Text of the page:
Democrats were quick to object to the alternatives put on the table. “Millions of Americans would be kicked off their plans, out-of-pocket costs and deductibles for consumers would skyrocket, employer-based coverage for working families would be disrupted, and protections for people with pre-existing conditions, such as cancer, would be gutted. All while the wealthiest few get a tax cut,” Senate Minority Leader Chuck Schumer stated. “It is nearly impossible to keep the benefits of the Affordable Care Act without keeping the whole thing.”
Schumer was adamant that the biggest problem with the alternative was that no alternative could be as good as ObamaCare. “While I have a great deal of respect for senators Collins and Cassidy, their proposal today illustrates the dilemma both they and Republicans are in,” Schumer said. “Ultimately, this proposal is an empty facade that would create chaos—not care—for millions of Americans. Republicans should drop their disruptive repeal plans and work with Democrats to improve, not gut, the Affordable Care Act and healthcare system for all Americans.”
Over half of the 20 million people who are enrolled in ObamaCare did so through Medicaid. This puts an extra strain on Republicans trying to find an alternative, as Medicaid overhaul would also be called for. Part of the ACA was an expanded Medicaid eligibility. Many who voted for this expansion, including some Republicans, are in favor of keeping it. However, it is unclear whether this is part of the proposed alternative to ObamaCare at this time.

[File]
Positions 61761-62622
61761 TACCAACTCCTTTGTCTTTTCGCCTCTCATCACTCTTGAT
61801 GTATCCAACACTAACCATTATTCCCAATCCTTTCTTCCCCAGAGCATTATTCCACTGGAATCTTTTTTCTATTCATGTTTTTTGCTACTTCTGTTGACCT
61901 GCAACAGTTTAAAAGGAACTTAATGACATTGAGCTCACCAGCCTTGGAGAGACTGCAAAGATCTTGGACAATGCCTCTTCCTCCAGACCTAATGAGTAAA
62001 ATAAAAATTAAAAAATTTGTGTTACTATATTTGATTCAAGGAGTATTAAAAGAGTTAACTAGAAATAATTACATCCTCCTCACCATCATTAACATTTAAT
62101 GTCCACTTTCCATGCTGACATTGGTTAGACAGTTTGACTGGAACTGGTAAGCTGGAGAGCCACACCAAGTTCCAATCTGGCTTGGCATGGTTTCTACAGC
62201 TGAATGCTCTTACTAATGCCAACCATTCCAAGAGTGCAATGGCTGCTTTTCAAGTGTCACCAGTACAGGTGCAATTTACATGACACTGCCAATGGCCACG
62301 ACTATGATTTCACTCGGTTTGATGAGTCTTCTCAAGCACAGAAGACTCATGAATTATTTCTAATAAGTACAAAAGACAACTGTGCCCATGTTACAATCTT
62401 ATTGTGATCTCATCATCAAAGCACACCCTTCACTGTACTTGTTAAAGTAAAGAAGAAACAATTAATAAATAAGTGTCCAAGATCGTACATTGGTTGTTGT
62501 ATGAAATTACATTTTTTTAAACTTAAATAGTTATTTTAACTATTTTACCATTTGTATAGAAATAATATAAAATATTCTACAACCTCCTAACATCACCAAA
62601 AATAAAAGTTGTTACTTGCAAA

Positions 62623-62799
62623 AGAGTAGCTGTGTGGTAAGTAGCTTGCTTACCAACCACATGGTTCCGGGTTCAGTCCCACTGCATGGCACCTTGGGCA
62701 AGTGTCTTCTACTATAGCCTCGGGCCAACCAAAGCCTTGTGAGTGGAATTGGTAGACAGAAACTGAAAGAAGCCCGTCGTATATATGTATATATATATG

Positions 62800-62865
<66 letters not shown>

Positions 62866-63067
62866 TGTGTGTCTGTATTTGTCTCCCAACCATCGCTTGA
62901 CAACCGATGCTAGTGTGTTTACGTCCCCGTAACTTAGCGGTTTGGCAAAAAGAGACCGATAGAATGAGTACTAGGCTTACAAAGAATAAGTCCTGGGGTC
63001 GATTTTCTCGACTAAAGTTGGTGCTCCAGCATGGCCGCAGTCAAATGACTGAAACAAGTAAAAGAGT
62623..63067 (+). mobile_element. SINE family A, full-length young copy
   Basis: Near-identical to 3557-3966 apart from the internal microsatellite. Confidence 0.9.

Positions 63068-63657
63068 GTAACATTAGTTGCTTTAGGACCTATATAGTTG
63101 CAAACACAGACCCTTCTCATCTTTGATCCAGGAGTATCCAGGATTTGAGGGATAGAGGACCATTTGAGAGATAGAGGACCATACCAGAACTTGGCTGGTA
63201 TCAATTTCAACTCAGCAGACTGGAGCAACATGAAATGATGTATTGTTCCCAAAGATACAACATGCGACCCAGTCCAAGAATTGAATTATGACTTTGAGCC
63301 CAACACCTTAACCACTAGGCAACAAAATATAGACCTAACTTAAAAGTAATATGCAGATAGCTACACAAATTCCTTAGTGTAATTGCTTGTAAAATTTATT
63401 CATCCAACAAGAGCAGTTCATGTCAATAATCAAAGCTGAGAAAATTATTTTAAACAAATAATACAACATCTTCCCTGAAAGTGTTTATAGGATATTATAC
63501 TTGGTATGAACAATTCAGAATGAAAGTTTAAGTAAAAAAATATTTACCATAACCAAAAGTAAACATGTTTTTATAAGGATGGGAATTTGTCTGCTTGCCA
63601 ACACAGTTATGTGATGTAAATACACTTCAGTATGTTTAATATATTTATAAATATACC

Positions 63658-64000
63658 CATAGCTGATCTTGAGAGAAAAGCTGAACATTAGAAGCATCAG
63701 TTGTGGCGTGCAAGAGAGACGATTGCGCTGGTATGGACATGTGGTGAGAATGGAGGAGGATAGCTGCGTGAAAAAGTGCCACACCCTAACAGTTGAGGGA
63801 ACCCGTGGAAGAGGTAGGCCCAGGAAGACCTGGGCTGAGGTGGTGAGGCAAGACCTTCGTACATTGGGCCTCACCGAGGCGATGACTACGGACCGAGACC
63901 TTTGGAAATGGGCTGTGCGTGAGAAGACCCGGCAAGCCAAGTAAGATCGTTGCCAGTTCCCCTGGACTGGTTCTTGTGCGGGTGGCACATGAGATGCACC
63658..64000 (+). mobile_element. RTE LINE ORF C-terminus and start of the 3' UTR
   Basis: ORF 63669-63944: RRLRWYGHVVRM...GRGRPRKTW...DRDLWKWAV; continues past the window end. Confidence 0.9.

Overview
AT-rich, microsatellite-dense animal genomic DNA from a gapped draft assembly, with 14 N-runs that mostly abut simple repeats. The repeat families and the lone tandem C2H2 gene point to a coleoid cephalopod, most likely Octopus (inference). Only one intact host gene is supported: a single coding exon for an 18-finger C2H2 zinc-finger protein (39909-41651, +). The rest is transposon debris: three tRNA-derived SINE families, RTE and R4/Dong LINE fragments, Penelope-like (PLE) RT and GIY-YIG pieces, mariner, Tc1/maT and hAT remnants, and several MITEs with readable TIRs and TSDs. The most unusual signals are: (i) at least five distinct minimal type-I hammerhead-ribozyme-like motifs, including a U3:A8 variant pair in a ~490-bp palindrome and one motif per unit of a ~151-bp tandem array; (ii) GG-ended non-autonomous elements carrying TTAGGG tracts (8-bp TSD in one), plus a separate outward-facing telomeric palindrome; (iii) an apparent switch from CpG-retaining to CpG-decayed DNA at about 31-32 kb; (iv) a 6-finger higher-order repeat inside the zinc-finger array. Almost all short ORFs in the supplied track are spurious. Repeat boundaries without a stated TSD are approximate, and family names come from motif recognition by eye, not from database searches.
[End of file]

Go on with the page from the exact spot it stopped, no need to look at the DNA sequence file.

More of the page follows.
Those who are in favor of repealing this expansion, such as Paul Ryan, have proposed to roll back the expansion of Medicaid and give each state a fixed amount of money for each beneficiary or a lump sum for all of a state’s Medicaid program.This would give states more freedom to set benefits and program rules, but the federal government would be able to cut Medicaid spending compared with the amounts projected under current law.
One major concern many have with any alternative to ObamaCare is coverage for those with pre-existing conditions. The Affordable Care Act prohibits insurers from denying coverage or charging higher premiums because a person has a pre-existing condition like cancer, heart disease, diabetes or AIDS. The Trump administration has stated that they are in support of this provision, and have no intention of getting rid of it. The only difference in their proposal is that to obtain full protection, consumers would need to maintain “continuous coverage.” The theory behind this method is that this clause will encourage consumers to obtain and maintain coverage. Democrats argue that many experience gaps in coverage for legitimate reasons, and so far it is unclear if there are any exceptions to the definition of “continuous coverage” under the Republican alternatives to ObamaCare.
- GOP senators present Obamacare alternative – CNN Politics
- Should Seriously Consider This GOP Alternative to Obamacare – New Republic
- Issues Facing Republicans in Replacing Affordable Care Act – The New York Times